In 2016, pursuant to the passing of Proposition 64, adults 21 years or older may legally possess, transport, or obtain up to 28.5 grams (1 ounce) of marijuana or 8 grams of concentrated cannabis. It is important to note that under Proposition 64, it is still illegal to consume marijuana in any public place or to consume marijuana or possess an open container of marijuana while driving or riding as a passenger in any vehicle. Furthermore, minors under 21 are not allowed to possess, use, transport, or cultivate marijuana. The latter is an infraction and carries a fine (for those minors over the age of 18).
There are various theft crimes in California, including petty theft (stealing property valued under $950), grand theft (stealing property valued above $950), grand theft auto, burglary, robbery, embezzlement, and receiving stolen property, among others.
In order to obtain a conviction for a theft offense, a prosecutor must generally prove that the defendant intended to permanently keep the property. Thus, one of the defenses to a theft crime is to argue lack of intent. Other defenses include arguing that the defendant had the right to possess the property or that the defendant had consent to take the property in question.
Pursuant to Proposition 47, which was passed by voters in California in November 2014, several felony theft crimes were reduced to misdemeanors. These crimes include receiving stolen property, check fraud, forgery, and writing a bad check, among others. If you have previously been convicted of a felony theft crime, you may be eligible to have it reduced to a misdemeanor pursuant to Proposition 47.
Traffic tickets are considered infractions, which means the offense is punishable by a fine and not jail time. Common traffic tickets include speeding, unsafe lane change, not wearing a seatbelt, running a red light, or not stopping at a stop sign. A person can receive a traffic ticket for a moving violation or a non-moving violation. A moving violation occurs when the vehicle is in motion and includes speeding and running a red light. A non-moving violation, on the other hand, includes not having a front license plate or having illegal tints on the car windows. Moving violations carry one or two points on your driving record whereas non-moving violations carry zero points. Four points on your driving record in any twelve-month period may result in a license suspension by the DMV.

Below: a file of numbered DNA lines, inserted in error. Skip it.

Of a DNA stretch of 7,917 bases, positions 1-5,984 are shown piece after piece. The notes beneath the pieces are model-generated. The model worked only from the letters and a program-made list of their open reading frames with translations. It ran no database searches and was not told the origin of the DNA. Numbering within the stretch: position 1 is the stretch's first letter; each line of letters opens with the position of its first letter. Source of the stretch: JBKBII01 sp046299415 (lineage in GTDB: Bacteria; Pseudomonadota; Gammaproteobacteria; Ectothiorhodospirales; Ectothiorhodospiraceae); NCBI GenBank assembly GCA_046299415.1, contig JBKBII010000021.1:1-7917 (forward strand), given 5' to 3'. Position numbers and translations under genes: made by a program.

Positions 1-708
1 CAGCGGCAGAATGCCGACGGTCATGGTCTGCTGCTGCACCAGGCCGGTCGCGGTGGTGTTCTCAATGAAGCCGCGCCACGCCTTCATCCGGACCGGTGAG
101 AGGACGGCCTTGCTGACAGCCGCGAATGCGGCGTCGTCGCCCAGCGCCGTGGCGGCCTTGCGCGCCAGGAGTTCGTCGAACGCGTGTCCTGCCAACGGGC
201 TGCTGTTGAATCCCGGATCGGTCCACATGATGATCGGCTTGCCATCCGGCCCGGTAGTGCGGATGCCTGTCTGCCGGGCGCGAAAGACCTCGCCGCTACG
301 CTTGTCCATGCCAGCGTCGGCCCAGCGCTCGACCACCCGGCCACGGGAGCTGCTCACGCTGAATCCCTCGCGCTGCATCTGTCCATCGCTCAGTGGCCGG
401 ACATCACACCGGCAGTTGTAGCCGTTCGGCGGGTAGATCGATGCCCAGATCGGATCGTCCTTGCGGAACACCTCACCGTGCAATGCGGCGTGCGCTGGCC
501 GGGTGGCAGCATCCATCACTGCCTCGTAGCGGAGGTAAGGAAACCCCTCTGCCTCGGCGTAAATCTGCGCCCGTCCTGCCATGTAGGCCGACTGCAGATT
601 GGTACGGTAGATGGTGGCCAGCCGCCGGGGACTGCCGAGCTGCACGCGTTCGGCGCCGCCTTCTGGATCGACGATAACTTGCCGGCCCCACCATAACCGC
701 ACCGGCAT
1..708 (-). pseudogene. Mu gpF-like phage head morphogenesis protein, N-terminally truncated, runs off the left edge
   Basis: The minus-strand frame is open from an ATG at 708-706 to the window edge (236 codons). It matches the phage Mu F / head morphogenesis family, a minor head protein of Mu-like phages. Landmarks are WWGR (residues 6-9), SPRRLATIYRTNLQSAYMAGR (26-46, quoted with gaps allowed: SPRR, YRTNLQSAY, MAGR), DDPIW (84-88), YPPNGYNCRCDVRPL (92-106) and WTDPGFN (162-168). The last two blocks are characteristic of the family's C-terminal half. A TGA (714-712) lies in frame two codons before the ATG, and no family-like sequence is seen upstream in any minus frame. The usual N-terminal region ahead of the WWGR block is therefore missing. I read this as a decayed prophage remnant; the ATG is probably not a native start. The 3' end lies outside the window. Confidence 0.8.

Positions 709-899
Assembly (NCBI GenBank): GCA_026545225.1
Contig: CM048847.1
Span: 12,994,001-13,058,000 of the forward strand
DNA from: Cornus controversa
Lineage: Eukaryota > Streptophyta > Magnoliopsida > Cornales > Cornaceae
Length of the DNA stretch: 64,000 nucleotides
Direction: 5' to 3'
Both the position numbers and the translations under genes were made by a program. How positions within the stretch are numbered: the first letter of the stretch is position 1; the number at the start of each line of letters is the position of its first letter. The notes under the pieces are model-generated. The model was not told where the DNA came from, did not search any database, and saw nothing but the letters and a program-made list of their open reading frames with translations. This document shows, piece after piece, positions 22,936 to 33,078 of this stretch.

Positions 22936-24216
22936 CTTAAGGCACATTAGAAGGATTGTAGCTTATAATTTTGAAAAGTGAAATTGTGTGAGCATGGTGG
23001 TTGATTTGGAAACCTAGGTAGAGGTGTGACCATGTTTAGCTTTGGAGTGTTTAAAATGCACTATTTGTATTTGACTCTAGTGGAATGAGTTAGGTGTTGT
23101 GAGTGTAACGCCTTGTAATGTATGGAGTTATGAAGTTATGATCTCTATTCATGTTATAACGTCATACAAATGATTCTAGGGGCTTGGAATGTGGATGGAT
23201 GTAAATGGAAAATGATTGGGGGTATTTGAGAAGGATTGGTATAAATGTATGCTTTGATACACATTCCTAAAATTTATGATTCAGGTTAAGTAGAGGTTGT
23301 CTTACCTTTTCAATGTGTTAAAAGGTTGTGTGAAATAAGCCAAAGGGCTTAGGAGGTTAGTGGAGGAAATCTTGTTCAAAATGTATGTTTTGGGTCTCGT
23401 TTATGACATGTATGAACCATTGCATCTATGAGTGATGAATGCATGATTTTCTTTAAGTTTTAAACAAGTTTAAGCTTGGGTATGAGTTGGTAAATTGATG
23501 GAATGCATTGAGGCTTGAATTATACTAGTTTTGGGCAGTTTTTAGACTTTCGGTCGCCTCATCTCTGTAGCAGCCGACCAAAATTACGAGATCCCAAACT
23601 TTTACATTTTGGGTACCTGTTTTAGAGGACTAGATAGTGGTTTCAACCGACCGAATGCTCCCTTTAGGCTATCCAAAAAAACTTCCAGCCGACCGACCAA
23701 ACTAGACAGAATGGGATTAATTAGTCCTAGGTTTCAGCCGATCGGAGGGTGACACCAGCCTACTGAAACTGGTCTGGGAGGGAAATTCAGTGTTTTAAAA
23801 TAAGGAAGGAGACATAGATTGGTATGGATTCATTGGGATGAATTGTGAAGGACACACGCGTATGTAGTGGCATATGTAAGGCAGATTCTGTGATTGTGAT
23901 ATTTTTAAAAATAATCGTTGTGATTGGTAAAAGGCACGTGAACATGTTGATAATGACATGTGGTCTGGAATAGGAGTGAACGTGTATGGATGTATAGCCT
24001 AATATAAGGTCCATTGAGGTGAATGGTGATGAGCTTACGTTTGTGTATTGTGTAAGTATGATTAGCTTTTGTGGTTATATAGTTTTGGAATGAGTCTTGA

Some clients prefer to hire attorneys to handle their traffic tickets because they don’t want to spend several hours in court fighting the ticket. In order to contest a traffic citation in person, you must first schedule an arraignment date and appear at your arraignment date in front of a judge. An arraignment is your first court appearance where you either enter a plea or guilty (or no contest) or not guilty. If you wish to contest the citation, you will enter a plea of not guilty and ask the Judge to set a trial date. The Judge may order you to post “bail” (cost of the ticket) before setting the matter for trial. The citing officer will be subpoenaed to appear for your traffic trial. If the officer does not show up to court on the trial date, your citation will be dismissed.
Be careful not to miss the due date on your traffic ticket or to forget to appear at your arraignment date (after you set the actual arraignment date). Failure to respond to the traffic ticket or to appear in court once you set a court date will result in the court adding a “Failure to Appear” charge. This translates to increased fines and a potential hold being placed on your driver’s license by the DMV.
Note that if you do not wish to contest your traffic citation in person, you have the option of submitting a “Trial by Declaration” by mail. If the officer fails to respond to your “Trial by Declaration”, your citation will be dismissed. If you lose your “Trial by Declaration”, you will have one more bite at the apple by being able to schedule what’s called a “Trial De Novo”, where the citing officer is subpoenaed to court for a trial in front of the Judge.